Press Release: Statement at the Conclusion of an IMF Article IV Mission to Swaziland
November 16, 2011Press Release No. 11/415
November 16, 2011
A mission of the International Monetary Fund (IMF), led by Mr. Joannes Mongardini, visited Swaziland during November 2-16, 2011. The mission conducted the 2011 Article IV Consultation discussions.1 The mission met with the Prime Minister, His Excellency Dr. Barnabas Sibusiso Dlamini; the Minister of Finance, Hon. Majozi Sithole; the Governor of the Central Bank of Swaziland, Mr. Martin Dlamini; and other senior officials. It also held fruitful discussions with members of parliament, donors, trade unions, and representatives of the private sector. The Article IV consultation will conclude with the preparation of a staff report expected to be taken up by the IMF Executive Board on January 20, 2012.
At the end of the mission, Mr. Mongardini issued the following statement:
“The fiscal crisis in Swaziland has reached a critical stage. Government revenue collections are insufficient to cover essential government expenditures, including the wage bill. More importantly, key social programs, like the fight against HIV/AIDS, free primary education, the support for orphaned and vulnerable children, and elderly grants, are being negatively affected. The amount of unpaid government bills (the so-called domestic arrears) has reached an estimated E 1.5 billion (5.3 percent of gross domestic product—GDP) at end-September 2011. This is reducing private sector activity, with various enterprises dependent on government contracts having to lay off workers or shutting down. As a result, IMF staff projects real GDP growth to fall to 0.3 percent in 2011, notwithstanding higher export-led activity in agriculture and manufacturing. The fiscal crisis is also affecting the financial sector, with signs of liquidity pressures in commercial banks. Inflation remains moderate at about 6 percent at end-September 2011, while the gross official reserves of the central bank increased from E 3.7 billion at end-June 2011 to E 4.3 billion on November 11, 2011, equivalent to 2.4 months of import cover.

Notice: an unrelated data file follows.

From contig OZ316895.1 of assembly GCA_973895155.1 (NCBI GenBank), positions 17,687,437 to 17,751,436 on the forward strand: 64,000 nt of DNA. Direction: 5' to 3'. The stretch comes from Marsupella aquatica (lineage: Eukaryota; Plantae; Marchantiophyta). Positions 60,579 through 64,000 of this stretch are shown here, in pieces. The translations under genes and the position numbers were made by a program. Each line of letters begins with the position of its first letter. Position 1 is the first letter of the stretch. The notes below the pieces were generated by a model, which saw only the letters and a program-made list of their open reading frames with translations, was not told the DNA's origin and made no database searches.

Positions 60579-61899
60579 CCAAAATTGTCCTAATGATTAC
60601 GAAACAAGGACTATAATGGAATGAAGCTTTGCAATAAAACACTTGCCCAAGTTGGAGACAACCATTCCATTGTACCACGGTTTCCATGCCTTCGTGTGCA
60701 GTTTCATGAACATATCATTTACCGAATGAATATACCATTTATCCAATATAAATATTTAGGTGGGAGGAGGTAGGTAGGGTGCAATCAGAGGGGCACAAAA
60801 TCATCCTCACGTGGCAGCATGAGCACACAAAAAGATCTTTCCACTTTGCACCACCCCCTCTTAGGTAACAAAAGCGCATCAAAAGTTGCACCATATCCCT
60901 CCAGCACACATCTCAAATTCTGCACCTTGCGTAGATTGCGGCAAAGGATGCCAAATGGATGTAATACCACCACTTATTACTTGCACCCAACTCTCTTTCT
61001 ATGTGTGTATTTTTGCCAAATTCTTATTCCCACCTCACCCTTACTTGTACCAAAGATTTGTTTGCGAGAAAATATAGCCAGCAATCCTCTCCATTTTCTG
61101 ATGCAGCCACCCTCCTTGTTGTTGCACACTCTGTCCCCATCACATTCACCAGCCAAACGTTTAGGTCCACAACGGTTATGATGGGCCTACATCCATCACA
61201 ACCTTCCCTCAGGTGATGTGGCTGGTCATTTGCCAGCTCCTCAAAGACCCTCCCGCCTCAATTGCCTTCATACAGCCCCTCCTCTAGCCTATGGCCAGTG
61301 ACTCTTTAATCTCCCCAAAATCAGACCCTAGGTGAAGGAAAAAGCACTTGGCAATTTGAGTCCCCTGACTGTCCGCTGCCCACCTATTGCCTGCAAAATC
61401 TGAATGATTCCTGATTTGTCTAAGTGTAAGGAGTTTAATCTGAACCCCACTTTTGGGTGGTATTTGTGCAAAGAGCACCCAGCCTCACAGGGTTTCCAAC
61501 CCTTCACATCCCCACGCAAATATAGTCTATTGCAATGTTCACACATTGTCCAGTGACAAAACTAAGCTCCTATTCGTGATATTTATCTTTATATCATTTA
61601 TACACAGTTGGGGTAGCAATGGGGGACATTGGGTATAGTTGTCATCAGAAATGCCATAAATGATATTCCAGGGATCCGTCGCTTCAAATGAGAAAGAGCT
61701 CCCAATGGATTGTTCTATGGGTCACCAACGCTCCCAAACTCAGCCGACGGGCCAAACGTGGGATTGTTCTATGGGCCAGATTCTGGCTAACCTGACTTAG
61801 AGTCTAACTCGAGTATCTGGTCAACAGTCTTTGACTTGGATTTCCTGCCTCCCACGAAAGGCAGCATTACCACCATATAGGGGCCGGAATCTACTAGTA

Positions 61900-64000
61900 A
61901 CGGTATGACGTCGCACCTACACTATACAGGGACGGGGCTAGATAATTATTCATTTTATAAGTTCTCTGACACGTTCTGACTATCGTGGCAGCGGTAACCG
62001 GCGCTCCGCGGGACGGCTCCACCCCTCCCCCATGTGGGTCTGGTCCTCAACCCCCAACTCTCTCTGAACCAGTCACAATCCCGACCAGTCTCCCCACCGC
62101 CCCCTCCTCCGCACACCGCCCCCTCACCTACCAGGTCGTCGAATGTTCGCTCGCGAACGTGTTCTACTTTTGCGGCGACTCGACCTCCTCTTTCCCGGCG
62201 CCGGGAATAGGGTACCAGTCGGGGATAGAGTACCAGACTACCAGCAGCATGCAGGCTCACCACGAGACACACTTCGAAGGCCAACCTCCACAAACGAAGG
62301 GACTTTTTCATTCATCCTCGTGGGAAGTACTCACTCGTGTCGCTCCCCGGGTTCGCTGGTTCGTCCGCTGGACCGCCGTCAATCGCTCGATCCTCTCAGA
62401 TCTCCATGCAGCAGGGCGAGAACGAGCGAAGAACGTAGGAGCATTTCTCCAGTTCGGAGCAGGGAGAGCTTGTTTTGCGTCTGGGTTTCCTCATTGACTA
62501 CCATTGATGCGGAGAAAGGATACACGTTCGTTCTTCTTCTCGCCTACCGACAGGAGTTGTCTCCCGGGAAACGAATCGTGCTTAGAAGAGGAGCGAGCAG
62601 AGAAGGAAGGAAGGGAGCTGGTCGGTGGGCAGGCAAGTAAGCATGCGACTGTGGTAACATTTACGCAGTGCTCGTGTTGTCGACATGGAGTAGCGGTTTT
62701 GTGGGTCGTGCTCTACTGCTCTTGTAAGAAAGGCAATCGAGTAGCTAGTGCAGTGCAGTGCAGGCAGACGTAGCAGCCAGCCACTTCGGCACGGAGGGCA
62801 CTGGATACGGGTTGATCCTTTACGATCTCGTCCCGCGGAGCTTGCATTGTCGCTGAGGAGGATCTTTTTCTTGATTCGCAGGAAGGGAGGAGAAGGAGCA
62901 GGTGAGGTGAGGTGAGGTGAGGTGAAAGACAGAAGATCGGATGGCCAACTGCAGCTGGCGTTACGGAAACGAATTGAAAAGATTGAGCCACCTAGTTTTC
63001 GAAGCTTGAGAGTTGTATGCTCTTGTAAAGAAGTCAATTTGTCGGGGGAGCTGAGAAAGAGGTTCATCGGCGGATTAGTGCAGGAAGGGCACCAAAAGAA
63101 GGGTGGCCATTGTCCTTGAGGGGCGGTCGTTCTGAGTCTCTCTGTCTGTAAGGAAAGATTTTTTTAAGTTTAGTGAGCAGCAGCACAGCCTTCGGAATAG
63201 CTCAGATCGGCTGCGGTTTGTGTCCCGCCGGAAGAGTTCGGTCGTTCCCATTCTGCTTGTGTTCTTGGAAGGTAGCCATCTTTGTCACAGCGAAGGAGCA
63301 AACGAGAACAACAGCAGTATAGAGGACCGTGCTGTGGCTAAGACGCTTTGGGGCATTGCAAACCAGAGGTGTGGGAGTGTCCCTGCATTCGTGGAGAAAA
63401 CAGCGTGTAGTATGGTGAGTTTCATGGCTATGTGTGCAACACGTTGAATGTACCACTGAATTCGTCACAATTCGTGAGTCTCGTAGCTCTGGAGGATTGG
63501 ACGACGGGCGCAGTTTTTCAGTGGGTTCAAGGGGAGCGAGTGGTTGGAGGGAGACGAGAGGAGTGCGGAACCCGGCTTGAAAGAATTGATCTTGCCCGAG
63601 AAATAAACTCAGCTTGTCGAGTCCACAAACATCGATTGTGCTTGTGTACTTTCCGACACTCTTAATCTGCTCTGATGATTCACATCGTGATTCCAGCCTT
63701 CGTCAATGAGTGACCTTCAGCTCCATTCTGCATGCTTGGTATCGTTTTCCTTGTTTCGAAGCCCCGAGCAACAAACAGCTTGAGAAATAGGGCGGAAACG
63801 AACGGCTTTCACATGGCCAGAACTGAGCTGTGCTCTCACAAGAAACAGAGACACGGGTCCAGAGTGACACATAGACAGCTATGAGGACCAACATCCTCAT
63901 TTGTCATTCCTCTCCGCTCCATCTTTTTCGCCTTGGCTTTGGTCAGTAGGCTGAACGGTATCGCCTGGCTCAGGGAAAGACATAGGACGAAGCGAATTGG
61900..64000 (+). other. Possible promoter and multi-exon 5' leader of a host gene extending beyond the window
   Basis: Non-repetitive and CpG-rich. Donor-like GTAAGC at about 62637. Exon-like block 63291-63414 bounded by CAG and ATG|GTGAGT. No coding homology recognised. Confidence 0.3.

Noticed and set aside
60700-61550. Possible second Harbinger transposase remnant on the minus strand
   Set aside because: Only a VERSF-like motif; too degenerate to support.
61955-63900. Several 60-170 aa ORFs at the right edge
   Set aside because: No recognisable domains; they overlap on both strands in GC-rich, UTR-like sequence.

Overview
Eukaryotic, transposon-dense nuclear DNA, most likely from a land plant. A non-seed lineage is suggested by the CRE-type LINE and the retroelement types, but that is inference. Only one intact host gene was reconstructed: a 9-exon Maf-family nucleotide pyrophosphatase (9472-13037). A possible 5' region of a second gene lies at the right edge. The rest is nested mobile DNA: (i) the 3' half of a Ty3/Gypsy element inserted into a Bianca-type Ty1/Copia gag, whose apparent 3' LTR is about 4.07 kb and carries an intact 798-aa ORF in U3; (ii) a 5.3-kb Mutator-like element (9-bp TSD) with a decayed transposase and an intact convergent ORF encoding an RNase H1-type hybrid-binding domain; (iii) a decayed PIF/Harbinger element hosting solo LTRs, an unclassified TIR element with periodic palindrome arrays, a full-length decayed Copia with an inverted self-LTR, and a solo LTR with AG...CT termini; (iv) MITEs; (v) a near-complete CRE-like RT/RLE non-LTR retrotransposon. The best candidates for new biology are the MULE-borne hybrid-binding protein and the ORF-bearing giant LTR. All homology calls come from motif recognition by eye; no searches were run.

“The mission concurs with the authorities’ views that the government will continue to face severe liquidity constraints over the coming months. In this context, it welcomes the submission to parliament of a supplementary budget to cut expenditures by E 556 million (2 percent of GDP). The supplementary budget includes downward revisions in revenue projections and cuts in capital expenditures and goods and services, while regularizing earlier budgetary overruns in defense expenditures. As a result, the fiscal deficit for 2011/12 is expected to reach about 10 percent of GDP, compared with the target of 7.5 percent of GDP in the original budget. It is, however, the mission’s assessment that the supplementary budget is insufficient to align expenditures to available financing and that further cuts are needed, particularly on the wage bill. The mission also urges the government to protect education, health, and pro-poor spending from further cuts or additional arrears, and to strengthen commitment controls to avoid further expenditure overruns.
“The mission continues to share the authorities’ view that preserving the parity with the South African rand is a priority. In this context, it welcomes the government’s decision to stop borrowing from the central bank or reduce its deposits. The mission urges the government to repay the emergency credit line granted by the central bank earlier this year at the earliest opportunity. Moreover, it encourages the authorities to monitor closely the banking sector and to act swiftly to establish the new regulatory authority to supervise the nonbank financial institutions.
“The mission would like to thank the authorities for the frank and constructive discussions.”
1 Under Article IV of the IMF's Articles of Agreement, the IMF holds bilateral discussions with members, usually every year. A staff team visits the country, collects economic and financial information, and discusses with officials the country's economic developments and policies. On return to headquarters, the staff prepares a report, which forms the basis for discussion by the Executive Board. At the conclusion of the discussion, the Managing Director, as Chairman of the Board, summarizes the views of Executive Directors, and this summary is transmitted to the country's authorities.